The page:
For the final day of cooking Root Vegetables, I decided to make my most favorite one of all, the Taro Chips. If one is to ask me what I love the most, I would anytime say its Seppankizhagu Varugal with Sambar. It was my growing up food combo and it has stayed the same, though I hardly ever get to make this combo these days. Yes, one gets to enjoy all they can in parents' home right and Amma has always cooked everybody's favorite dishes all the time.
When I think about it, I do wonder how she managed. Though seeing how my kids are demanding, she says we were never like that and her life was so simple and uncomplicated, I think its just a feeling. Because I do remember she always used to have my favorite food most of the time and because it never aligned with what my brother eats, she used to make his favorite food too, and come to think of it, she used to make special dishes for Daddy as well.
Maybe our favorite food was not a complicated one or maybe it naturally aligned with regular food that gets on the table. My Kids fancy like chaats sometimes, other times its sandwiches, and one kid will not even touch any of these! Maybe I will let her think we were better-managed kids..:)
Anyway making these chips brought back so many wonderful memories of childhood and I remembered that I have not made this in the longest time. Surprisingly I don't have it blogged as well. I was so happy seeing how Peddu loved this and wanted this to be made henceforth. He said he doesn't want potato chips anymore for lunch.
I was only too happy seeing him enjoy these. These make a great side dish for Sambar and Curd rice. Well, one can dig in as such too.
Seppankizhangu is Arbi in Hindi and Colocasia or Taro in English. We call it Chemadumpa/Chemagadda (Samagadda) in Tegulu.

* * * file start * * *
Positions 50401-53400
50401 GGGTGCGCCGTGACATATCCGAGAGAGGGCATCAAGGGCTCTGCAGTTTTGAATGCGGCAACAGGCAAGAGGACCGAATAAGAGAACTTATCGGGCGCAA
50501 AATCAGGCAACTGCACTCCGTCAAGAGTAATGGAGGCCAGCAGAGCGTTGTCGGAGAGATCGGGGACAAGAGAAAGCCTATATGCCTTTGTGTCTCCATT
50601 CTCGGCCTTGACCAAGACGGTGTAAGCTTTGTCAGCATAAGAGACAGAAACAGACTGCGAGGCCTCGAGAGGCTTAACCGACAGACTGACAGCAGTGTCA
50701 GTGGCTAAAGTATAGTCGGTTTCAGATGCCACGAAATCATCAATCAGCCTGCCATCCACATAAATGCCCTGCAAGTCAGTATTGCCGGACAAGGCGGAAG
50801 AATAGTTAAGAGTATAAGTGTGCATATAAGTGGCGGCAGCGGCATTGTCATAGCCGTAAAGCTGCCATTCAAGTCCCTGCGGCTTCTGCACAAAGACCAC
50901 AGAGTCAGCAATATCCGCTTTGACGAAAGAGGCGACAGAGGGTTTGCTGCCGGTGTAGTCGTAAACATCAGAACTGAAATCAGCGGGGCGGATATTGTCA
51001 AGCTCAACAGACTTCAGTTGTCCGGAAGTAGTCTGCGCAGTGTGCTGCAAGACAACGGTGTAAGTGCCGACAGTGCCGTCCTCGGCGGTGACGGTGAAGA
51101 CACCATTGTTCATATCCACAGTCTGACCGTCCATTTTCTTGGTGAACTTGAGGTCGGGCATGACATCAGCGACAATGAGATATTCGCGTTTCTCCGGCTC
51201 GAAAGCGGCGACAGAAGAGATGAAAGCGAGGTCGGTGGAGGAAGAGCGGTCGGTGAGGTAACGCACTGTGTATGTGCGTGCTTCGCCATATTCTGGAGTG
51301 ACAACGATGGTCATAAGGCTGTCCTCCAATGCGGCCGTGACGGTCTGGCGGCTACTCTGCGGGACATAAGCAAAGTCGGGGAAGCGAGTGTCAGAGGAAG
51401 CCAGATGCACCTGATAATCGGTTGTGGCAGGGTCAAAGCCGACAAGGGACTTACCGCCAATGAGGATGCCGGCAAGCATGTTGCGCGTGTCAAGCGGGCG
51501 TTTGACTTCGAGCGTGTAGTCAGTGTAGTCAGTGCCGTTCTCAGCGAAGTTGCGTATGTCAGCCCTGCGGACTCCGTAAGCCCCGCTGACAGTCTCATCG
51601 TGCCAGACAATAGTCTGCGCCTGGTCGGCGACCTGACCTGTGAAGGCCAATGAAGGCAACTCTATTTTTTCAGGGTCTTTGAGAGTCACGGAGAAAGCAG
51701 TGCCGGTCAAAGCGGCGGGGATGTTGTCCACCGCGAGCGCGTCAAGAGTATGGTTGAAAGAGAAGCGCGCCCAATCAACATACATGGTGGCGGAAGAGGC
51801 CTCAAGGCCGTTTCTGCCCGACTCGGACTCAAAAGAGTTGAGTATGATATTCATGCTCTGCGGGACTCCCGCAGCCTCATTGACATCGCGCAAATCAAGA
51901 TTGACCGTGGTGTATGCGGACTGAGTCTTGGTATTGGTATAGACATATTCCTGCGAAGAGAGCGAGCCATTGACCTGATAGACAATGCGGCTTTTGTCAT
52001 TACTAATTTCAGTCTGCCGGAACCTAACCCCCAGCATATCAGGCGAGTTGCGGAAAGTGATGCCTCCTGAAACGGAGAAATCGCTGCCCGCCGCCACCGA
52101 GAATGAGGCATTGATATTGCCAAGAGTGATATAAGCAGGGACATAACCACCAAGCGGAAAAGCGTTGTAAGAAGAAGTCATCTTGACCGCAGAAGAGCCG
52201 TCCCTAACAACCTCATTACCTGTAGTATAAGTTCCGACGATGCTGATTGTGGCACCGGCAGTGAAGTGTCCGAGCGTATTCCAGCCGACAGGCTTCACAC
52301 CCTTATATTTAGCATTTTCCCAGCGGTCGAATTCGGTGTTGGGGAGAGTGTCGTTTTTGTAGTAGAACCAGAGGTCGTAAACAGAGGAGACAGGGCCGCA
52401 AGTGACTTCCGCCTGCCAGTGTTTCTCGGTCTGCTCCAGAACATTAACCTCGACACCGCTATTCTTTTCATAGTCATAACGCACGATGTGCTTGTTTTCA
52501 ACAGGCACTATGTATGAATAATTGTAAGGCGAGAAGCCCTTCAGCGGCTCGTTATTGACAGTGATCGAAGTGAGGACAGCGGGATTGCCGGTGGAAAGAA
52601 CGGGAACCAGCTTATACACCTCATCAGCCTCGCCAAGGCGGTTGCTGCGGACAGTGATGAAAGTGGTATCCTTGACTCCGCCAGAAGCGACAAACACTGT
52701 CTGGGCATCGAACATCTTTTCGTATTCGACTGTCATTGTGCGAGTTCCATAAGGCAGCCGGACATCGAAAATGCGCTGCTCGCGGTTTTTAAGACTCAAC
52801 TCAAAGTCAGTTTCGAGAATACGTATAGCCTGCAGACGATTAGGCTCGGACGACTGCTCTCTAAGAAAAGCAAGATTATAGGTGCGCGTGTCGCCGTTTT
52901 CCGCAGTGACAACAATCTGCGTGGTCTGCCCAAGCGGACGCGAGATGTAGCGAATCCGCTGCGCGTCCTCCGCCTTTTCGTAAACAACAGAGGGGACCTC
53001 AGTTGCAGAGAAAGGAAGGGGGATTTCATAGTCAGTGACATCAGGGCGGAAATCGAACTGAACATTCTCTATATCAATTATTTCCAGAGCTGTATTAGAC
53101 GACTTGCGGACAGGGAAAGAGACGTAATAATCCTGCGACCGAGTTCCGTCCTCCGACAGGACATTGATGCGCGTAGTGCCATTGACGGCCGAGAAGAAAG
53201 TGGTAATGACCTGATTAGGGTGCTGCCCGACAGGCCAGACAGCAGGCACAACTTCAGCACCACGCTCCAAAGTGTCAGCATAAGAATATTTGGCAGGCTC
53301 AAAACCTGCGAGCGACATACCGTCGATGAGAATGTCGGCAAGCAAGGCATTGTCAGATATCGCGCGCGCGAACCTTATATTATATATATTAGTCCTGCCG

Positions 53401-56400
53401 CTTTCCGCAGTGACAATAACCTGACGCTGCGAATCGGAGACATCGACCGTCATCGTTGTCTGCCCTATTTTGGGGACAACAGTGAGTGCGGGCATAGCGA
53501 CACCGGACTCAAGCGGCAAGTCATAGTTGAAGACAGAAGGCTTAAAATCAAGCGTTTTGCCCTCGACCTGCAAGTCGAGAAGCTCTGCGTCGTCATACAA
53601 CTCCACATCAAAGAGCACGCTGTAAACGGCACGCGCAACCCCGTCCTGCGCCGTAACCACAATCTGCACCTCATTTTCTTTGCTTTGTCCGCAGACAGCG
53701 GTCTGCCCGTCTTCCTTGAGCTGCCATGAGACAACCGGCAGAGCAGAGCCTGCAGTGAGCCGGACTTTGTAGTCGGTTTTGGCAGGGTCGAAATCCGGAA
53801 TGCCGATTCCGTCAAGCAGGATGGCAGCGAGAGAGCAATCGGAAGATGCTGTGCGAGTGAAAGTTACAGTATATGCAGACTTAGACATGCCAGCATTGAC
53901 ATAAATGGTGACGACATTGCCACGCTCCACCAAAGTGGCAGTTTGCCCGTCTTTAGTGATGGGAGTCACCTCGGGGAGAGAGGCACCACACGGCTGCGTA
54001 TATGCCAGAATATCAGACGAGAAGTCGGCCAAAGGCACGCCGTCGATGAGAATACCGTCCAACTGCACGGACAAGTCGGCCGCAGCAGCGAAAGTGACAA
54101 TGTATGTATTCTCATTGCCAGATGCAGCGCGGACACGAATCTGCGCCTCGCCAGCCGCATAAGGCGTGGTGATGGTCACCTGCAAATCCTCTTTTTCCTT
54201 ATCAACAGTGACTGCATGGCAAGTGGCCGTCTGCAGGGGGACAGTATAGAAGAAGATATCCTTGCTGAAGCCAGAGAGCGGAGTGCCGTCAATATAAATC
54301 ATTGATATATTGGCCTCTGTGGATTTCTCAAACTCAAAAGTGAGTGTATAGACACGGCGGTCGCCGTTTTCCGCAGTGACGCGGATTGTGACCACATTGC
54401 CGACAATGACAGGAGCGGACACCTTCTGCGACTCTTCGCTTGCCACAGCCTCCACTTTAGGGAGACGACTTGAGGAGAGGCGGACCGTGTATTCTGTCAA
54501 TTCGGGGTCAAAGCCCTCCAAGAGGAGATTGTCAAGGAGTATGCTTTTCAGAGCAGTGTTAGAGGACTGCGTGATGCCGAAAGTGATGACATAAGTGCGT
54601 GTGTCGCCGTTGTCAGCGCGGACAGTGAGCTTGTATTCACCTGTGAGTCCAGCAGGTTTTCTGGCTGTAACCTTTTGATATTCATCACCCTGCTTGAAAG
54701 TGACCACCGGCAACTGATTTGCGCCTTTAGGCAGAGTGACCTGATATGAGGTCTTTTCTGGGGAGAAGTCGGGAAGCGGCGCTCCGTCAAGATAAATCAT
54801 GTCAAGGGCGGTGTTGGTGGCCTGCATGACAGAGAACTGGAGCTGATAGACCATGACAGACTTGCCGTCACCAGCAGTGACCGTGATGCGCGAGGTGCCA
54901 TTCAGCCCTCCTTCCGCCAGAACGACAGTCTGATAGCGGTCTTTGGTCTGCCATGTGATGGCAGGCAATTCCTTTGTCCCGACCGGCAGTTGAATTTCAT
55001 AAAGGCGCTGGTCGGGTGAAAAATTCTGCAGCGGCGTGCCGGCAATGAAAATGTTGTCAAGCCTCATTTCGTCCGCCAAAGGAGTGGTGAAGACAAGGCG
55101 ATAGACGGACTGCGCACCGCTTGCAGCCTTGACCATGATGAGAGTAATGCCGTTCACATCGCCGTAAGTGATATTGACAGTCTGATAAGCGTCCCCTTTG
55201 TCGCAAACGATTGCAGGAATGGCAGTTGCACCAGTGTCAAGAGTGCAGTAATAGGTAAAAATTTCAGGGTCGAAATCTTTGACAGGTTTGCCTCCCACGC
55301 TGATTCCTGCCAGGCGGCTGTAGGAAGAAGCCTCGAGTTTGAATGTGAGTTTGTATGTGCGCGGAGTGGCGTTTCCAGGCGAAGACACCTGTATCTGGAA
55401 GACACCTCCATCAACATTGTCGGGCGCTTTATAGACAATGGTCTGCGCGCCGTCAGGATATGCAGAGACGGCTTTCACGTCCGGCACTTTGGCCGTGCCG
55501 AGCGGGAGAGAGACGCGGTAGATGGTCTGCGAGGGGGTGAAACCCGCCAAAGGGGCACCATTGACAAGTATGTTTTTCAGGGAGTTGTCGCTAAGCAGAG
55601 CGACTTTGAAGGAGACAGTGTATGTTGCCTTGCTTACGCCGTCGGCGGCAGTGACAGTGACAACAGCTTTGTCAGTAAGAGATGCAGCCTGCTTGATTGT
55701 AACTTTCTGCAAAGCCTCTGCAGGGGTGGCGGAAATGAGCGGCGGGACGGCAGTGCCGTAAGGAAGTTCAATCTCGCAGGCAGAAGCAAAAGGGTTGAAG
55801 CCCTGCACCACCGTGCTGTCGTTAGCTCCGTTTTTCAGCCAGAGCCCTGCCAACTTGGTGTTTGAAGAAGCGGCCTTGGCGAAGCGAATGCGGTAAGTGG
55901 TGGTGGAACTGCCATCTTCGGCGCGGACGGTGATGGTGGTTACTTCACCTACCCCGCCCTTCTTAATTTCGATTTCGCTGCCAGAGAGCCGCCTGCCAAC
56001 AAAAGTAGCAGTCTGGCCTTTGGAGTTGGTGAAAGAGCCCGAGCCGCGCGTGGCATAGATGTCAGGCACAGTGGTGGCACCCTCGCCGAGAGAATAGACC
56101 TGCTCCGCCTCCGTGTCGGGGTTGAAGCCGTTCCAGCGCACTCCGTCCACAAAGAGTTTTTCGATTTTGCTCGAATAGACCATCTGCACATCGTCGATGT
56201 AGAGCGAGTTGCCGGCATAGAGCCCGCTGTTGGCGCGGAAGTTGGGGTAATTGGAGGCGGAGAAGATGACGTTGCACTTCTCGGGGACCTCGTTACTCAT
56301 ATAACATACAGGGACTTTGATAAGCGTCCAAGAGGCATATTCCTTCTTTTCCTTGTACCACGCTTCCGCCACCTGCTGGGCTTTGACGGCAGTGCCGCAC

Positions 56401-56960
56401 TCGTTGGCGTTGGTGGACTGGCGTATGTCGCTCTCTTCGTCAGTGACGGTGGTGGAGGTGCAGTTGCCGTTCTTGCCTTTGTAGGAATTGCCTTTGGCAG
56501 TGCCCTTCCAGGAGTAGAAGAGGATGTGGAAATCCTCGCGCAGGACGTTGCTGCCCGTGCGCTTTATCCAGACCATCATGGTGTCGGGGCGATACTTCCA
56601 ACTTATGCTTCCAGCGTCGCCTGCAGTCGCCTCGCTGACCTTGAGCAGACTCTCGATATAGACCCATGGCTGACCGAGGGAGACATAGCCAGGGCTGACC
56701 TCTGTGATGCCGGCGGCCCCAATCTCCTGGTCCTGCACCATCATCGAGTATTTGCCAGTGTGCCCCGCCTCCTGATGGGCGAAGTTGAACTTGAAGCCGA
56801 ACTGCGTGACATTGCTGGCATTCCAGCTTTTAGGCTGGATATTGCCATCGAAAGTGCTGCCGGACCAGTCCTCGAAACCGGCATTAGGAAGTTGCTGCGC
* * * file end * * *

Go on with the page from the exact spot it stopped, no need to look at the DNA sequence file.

Seppankizhangu ChipsIngredients Needed:
Arbi / Seppankizhangu - 250 gms
Salt to taste
Red Chili powder - 1 tsp
Oil for deep frying
How to make Seppankizhangu Chips
Wash and drain. In a pressure cooker, take the vegetable and fill with just enough water. Pressure cook for 1 whistle. Make sure you switch off after 1 whistle as we want the tuber to be firm for slicing.
Allow the pressure to fall down and with dry hands, peel off the skin. Slice into thin circles of 2 cm thickness.
Sprinkle salt and red chili powder. Heat the Kadai with oil and when hot, deep fry in batches.
Remove using a slotted spoon when cooked on both sides, drain on to a kitchen towel.
Serve with sambar rice or eat as such.
We can have many variations to the deep-fried chips. You can use sambar podi, coriander powder etch.
You can deep fry first and sprinkle the spice powders later as well. This will also prevent your oil from getting steeped with spice powder.
Another thing you can do is to use a very less quantity of oil for deep frying to avoid wastage.
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